Katherine wanted more details on how to poach pears, so here I am, because I love her. How-to’s are my favorite to write: a study on how to approach and succeed at something helps me as much as it helps all of you, because often I’m either learning or fine-tuning techniques right along with you. Feast has been brilliant this past year at letting me do this in a new featurette for the magazine, but that’s for another post: right now, let’s poach.
Fall pears are a beautiful thing: so colorful, from glowing read to earth-brown to green-yellow, and their graceful curves remind me of falling leaves. They ring in September just before we’re all hit with Pumptober, and sadly underused in favor of apples. I understand: apples are sturdier, easier to handle without bruising, a firm workhorse of a fruit. Pears are delicate, both in flavor and in texture, but are yes, most likely to come home from even the most careful market trip bruised and imperfect. That may make them ugly, but it doesn’t make them any less delicious, and you can work with that. Here’s how: poaching.
Poaching is a wonderful thing because it takes the guesswork out of serving them. Will your pears make it to that evening dinner party salad? Will they be ripe? Brown? Too firm or mealy? Who cares! You’re going to poach them, which softens firm pears, infuses them with an undercurrent of flavor, and disappears any unsightly bumps or bruises. Plus, no browning: you can leave a poached pear out for DAYS and they’ll stay golden, which means you can slice them up ahead of time.
I have a feature coming up in the November issue of Feast – it’s a good one, and one of the recipes involves poaching pears. You’ll for sure want to make them, so I’m going to give you a little guidance ahead of time in the name of planning ahead. Poaching sounds fancy, but it’s not – it’s dead simple, with mere minutes of actual work time.
Step 1 – Find your Pears
Go with a firm-ripe pear here: nothing too smooshy, because poaching will soften them, and you want them to hold their shape and be sliceable. Bosc, Comice, and D’Anjou are all good picks, but don’t turn your nose up at the Barletts – most recipes will tell you they aren’t good for poaching, but that’s not always true: just make sure they’re nice and firm, but just ripe enough to bite into.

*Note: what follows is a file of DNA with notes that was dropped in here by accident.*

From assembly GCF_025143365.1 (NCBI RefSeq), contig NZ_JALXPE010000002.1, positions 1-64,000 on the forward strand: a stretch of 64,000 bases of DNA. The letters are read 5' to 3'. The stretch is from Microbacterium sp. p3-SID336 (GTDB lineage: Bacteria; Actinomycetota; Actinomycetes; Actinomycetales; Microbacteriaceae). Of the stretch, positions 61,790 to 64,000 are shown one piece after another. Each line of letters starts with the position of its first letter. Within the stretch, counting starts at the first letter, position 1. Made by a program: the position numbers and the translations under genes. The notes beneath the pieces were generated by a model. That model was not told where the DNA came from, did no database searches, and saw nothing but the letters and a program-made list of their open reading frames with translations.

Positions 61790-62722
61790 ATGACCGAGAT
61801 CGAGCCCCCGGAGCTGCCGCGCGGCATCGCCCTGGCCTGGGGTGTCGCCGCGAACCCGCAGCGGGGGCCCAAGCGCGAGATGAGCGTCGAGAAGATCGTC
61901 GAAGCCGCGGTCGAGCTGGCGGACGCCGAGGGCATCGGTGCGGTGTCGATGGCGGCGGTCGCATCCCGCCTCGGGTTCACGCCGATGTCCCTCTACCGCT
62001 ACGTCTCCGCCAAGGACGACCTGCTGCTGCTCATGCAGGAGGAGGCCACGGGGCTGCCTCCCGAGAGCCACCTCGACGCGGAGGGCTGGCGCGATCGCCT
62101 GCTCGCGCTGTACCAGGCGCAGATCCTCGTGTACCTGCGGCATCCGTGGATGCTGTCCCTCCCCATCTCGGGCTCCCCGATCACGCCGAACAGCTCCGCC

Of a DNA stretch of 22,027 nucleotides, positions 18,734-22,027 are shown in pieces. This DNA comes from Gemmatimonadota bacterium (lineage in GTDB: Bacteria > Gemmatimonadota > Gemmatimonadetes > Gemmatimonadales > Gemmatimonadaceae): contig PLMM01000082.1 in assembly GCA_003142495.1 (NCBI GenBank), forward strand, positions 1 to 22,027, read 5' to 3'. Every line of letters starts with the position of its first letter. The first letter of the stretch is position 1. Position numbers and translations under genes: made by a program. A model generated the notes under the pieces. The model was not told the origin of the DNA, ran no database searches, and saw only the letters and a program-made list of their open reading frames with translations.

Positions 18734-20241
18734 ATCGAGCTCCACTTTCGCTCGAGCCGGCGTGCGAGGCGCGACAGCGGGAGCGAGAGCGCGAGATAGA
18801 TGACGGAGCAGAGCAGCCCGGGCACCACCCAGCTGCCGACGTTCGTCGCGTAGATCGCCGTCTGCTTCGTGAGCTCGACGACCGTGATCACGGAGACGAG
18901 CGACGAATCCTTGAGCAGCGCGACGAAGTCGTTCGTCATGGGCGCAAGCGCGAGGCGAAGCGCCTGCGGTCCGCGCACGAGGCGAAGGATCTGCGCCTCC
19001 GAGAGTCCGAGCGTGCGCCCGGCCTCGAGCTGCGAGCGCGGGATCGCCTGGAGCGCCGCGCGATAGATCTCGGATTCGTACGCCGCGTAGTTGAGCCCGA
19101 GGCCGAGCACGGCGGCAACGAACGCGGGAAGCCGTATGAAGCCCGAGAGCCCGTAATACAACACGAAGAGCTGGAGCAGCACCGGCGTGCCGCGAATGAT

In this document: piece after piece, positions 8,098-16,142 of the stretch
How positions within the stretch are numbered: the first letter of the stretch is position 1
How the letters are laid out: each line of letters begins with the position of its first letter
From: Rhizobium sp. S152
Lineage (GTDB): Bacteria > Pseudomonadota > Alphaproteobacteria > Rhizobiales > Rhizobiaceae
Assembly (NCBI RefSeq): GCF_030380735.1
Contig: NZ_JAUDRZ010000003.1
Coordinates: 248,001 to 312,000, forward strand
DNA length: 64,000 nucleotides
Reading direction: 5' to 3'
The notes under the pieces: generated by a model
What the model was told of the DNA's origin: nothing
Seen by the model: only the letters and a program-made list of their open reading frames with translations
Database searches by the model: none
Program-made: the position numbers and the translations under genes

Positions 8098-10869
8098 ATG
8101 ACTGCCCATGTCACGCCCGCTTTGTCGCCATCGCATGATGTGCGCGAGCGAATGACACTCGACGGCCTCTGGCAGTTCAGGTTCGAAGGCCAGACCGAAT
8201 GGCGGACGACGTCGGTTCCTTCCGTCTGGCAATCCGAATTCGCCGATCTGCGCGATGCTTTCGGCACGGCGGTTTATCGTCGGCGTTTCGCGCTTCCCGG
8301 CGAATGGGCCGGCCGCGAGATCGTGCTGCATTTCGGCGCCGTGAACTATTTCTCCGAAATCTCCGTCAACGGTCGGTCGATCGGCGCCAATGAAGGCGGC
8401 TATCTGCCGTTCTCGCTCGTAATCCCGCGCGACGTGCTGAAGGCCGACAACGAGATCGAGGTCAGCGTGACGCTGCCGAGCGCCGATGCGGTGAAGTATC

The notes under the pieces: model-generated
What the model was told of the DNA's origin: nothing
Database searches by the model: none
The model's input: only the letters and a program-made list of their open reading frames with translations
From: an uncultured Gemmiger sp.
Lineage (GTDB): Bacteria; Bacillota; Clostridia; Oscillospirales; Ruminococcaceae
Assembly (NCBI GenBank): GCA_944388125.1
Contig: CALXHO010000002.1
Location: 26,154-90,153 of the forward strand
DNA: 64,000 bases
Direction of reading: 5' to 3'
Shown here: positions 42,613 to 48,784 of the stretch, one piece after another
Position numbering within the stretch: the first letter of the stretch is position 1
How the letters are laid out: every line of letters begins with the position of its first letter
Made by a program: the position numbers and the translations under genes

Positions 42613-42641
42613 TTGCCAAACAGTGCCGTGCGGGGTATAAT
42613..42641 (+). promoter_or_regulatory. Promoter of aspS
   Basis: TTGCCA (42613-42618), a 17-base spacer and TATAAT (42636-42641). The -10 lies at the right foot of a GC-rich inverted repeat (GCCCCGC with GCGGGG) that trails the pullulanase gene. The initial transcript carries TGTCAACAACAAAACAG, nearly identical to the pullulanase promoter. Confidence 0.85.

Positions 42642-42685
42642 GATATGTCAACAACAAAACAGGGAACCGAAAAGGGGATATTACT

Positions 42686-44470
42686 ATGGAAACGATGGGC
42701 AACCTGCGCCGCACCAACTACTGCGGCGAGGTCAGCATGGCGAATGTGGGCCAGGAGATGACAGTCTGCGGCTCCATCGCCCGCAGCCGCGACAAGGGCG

Step 2 – Pick your Poach
That’s code for pick your wine, b/c that’s my favorite way to poach. You can totally go alcohol-free – lots of recipes exist for sugar-poached pears (like a simple syrup of sorts), honey-poached pears, and the like, but i enjoy a wine poach. I don’t add sugar, mostly because pears are already so softly sweet, I’d hate to ruin that balance. Wine-poaching lets you experiment with the flavors in the wine itself and add to it as needed, and the natural sugars don’t overpower, keeping things perfect for both savory and sweet applications.
Step 3 – Infuse Flavor
Whether you go with wine or not, you may want to add a little layered flavor: for fall, i like a combo of orange or lemon zest and some fall whole spices, like clove, cardamom, allspice, nutmeg, star anise, cinnamon, ginger, and so on. Vanilla bean is a solid choice for a dessert pear, or try some dried fruits like cranberry or cherry. If you’re using wine, pick one that complements the flavors you’re thinking of adding. Go with a dry red or white – white for a natural pear color and sparkly vibe (my personal favorite for thanksgiving) or red for a deep, moody maroon color and more of a mulled wine / winter feeling.
Step 4 – Do It
Enough with the chat – time for some action. There’s a billion recipes for poaching on the internets; find one you like. For 4 or 5 pears, you’ll need about 5 cups total liquid to cover the pears. You’ll need a large saucepan – my 3.5 quart one is great for this, and could manage up to 6 good-sized pears easily. If you’re zesting, go with 1 – 2 fruits’ worth, and don’t go overboard with spices – maybe 2 teaspoons max and a cinnamon stick or vanilla bean for good measure, because you don’t want to overpower the pears. Bring liquids and spices to a boil, and while that’s happening, peel your pears with a vegetable peeler: it works out perfectly, because by the time you’re done, you’ll hear things starting to bubble. Make sure your pears can sit upright, and if they can’t, then shave off a little of their bottom, then reduce heat to a bare simmer and lower those babies into the liquid, laying down if they need to. Cover and let them simmer for around 10 minutes until they’re just tender, but not at all mushy.
Step 5 – Relax! You’re done.
All you have to do now is keep those pears luxuriating in their poaching liquid on the counter until things cool down to room temp. Once that happens, move the whole pan to the fridge to let them chill out in their liquid overnight. The next day, boom: your pears are perfectly chilly, buttery soft, and ready to go. You have to do precisely nothing but plop them onto a bed of arugula, pour some creme anglaise over them, or slice them up to throw in a tossed fall or winter salad.
Bonus Points – Reduce the Liquid
Guess what: Poaching liquid makes a beautiful sauce if you reduce it. If you have a few extra minutes, remove the pears from the liquid and bring it to a boil, then let it simmer for maybe 20 or so minutes until it reduces to a syrup. Pour that magic over the pears if you’re doing a dessert, OR use it as a vinaigrette base for a savory salad. Either way, it’s delightful.
That’s all there is to it! For the exact recipe I crafted, you’ll have to wait a minute until November’s issue comes out, but a quick walkabout on the interwebs will get you on your way to poaching greatness.
Want to give it a go? Browse these solid recipe starting points: i’ll update this with my own recipe once it’s published.
Off you go! Remember, they’re your pears, so play around with flavors until you find your favorites.